I’m also grateful that in a country like Sierra Leone I can volunteer to do almost any job and people will take me. I’ve helped in field surgeries, baked bread, farmed, attempted to harvest palm wine, and many more things that wouldn’t be so easy to do spur of the moment in other countries.
Sounds really interesting and worthwhile. But nothings perfect right? Are there any downsides?
Yes, of course. The work is hard and it’s not always easy to get motivated to go to work on a farm for a full day or teach math to a 100 students at once. It’s also hard being the “outsider”. While I’m doing my best to integrate by learning the language and working like everyone else there are still obvious differences. I’m one of the handful of white people in my village and it’s not uncommon that a toddler will see me (the first white person they’ve seen) and will start to cry.
Do you have one standout highlight or biggest achievement?
There is a drink here called “palm wine” which is harvested by climbing to the top of huge palm trees and hammering a tap into the tree. The climbers are usually from one specific tribe and are highly respected because it’s hard and dangerous to climb these trees. The other day I offered to try and climb one of the trees, everyone thought I wouldn’t get off the ground. I got almost half way up. It was then that I decided I better leave it to the professionals. But half way wasn’t bad.
And what has been the greatest challenge?
Like I mentioned before, complete integration is hard. I’m 27 and it’s expected that I should have a wife and at least a few kids so people get confused when I tell them that I’m not married. After that sinks in people are often a bit confused and might even say they know a few women in the village who are looking for a husband. There are other things that are quite culturally different between my U.S. background and the Sierra Leonean way of life.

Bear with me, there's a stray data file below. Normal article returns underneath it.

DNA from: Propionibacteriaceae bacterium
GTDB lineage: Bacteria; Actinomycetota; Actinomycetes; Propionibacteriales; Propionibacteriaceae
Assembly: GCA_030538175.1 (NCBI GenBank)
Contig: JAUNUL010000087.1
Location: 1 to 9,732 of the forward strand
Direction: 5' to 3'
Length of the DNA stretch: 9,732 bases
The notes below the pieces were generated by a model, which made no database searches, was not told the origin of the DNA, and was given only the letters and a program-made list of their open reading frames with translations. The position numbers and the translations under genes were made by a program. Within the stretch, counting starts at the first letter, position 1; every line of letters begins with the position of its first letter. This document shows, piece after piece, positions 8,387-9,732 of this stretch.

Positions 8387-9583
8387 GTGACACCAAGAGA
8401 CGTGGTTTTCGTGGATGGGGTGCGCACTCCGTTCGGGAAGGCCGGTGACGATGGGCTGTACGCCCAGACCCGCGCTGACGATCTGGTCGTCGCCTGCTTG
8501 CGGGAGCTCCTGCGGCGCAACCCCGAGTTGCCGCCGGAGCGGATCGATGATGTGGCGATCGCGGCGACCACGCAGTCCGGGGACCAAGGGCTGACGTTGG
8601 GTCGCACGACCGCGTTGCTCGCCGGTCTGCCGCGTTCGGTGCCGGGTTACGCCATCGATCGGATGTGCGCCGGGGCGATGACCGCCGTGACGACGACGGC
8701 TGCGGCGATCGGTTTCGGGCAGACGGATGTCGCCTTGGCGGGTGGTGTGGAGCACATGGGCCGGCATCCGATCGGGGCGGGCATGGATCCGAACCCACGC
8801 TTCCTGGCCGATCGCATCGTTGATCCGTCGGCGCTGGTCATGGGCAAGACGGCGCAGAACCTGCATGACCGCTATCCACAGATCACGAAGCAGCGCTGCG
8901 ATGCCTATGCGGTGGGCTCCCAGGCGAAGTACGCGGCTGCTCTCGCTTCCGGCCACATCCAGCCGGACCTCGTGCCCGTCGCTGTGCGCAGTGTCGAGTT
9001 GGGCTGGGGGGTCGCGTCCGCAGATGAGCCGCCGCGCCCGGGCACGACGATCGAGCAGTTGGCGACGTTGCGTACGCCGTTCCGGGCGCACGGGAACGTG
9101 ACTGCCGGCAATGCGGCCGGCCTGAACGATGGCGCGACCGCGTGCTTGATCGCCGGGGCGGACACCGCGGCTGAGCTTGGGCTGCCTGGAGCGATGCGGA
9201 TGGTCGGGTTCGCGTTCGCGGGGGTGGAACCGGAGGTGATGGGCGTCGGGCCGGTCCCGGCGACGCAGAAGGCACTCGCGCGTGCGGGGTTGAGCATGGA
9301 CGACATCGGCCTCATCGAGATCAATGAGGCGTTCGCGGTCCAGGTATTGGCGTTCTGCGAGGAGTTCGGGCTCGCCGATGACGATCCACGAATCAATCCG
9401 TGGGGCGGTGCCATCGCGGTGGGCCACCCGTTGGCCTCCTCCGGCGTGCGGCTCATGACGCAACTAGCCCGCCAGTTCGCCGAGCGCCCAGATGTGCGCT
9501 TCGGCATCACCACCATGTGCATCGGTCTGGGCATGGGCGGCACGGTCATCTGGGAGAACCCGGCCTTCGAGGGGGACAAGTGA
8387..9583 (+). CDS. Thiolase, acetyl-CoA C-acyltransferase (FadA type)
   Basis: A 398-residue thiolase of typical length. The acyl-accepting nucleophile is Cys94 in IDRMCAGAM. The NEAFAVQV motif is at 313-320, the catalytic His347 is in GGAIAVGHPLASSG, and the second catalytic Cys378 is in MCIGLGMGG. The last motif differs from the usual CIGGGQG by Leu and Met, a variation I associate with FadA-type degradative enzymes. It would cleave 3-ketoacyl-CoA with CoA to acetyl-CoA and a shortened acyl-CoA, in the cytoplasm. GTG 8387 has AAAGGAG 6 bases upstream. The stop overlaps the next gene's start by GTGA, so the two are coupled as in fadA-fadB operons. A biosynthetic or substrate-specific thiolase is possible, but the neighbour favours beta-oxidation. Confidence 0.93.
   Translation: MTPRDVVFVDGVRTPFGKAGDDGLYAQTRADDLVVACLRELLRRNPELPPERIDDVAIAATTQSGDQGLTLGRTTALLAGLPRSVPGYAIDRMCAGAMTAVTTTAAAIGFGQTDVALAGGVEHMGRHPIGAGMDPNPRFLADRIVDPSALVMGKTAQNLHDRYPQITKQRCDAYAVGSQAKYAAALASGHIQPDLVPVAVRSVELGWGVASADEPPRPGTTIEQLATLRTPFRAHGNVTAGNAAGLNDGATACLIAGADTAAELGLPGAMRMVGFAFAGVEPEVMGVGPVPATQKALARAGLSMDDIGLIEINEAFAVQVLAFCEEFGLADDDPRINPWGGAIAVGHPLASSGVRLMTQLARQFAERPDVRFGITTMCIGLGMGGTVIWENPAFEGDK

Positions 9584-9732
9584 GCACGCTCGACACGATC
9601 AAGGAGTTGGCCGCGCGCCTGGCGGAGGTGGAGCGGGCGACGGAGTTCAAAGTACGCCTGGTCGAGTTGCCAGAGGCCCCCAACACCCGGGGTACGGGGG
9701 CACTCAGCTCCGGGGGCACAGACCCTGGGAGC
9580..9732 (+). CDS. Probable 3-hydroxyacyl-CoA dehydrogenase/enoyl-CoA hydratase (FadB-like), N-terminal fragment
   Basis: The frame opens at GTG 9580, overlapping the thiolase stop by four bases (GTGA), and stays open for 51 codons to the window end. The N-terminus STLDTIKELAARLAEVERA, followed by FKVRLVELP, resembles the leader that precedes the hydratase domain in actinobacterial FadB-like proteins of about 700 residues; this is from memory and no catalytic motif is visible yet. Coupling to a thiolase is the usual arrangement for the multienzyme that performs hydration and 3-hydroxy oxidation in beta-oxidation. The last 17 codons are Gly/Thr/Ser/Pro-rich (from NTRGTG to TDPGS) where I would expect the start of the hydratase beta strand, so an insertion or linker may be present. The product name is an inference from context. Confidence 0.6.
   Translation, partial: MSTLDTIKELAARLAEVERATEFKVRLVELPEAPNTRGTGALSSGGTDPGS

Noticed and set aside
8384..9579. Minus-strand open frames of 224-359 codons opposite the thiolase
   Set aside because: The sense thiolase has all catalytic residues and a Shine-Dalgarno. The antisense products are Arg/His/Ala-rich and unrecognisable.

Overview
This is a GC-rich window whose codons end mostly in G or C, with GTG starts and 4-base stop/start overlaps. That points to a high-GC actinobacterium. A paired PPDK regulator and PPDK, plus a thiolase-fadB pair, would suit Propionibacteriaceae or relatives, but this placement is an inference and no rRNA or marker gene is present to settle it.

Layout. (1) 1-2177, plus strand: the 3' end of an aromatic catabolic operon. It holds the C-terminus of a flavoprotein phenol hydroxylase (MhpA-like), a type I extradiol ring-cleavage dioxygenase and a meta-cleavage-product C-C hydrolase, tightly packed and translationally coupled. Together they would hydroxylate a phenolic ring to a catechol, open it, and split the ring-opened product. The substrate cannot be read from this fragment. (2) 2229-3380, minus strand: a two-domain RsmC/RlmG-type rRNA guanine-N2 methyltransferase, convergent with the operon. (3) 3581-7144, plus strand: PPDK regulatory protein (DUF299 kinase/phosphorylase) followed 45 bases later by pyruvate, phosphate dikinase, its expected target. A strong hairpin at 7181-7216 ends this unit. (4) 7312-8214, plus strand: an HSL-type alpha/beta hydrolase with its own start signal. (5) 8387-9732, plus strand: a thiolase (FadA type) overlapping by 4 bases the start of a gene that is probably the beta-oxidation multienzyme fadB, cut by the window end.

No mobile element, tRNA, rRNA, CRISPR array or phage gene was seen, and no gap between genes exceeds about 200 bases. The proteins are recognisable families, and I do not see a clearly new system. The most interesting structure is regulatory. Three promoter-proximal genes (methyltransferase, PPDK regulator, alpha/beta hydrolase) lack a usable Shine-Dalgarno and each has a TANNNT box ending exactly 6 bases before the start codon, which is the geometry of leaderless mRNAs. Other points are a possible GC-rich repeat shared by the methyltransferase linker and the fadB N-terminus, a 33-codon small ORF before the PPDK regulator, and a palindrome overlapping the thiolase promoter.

What do you wish you had known before you started working in Sierra Leone?
It’s hard to say. There are so many unknowns about working in a new country and in a new role. I don’t think I could pin down one thing that is particularly relevant. Maybe, that I should have brought more mosquito repellent?
So, what are your plans and ambitions for the future?
I’m working for First Things Foundation for another 6 months, after that I have a few businesses that I want to start. I do freelance project management / development work and I’d like to get that rolling again. This experience has also made it clear that I need to be doing something where I’m getting my hands dirty so maybe I’ll start a garden or something similar.
Finally, and perhaps most importantly, what tips would you give for people wanting to follow in your footsteps?
Relationships are key. The work matters, the culture matters, but relationships are king. In my experience authentic relationships are found by living and working with those around you. The best relationships are built when you’re working at the same level as someone else and living life as they do. It’s not always easy, but it’s incredibly fulfilling.
Thanks so much Austin for the tips and for sharing your story, its really inspirational.
Don’t forget to check out the other interviews with people working and volunteering abroad.
If you are working abroad contact me to be featured here next.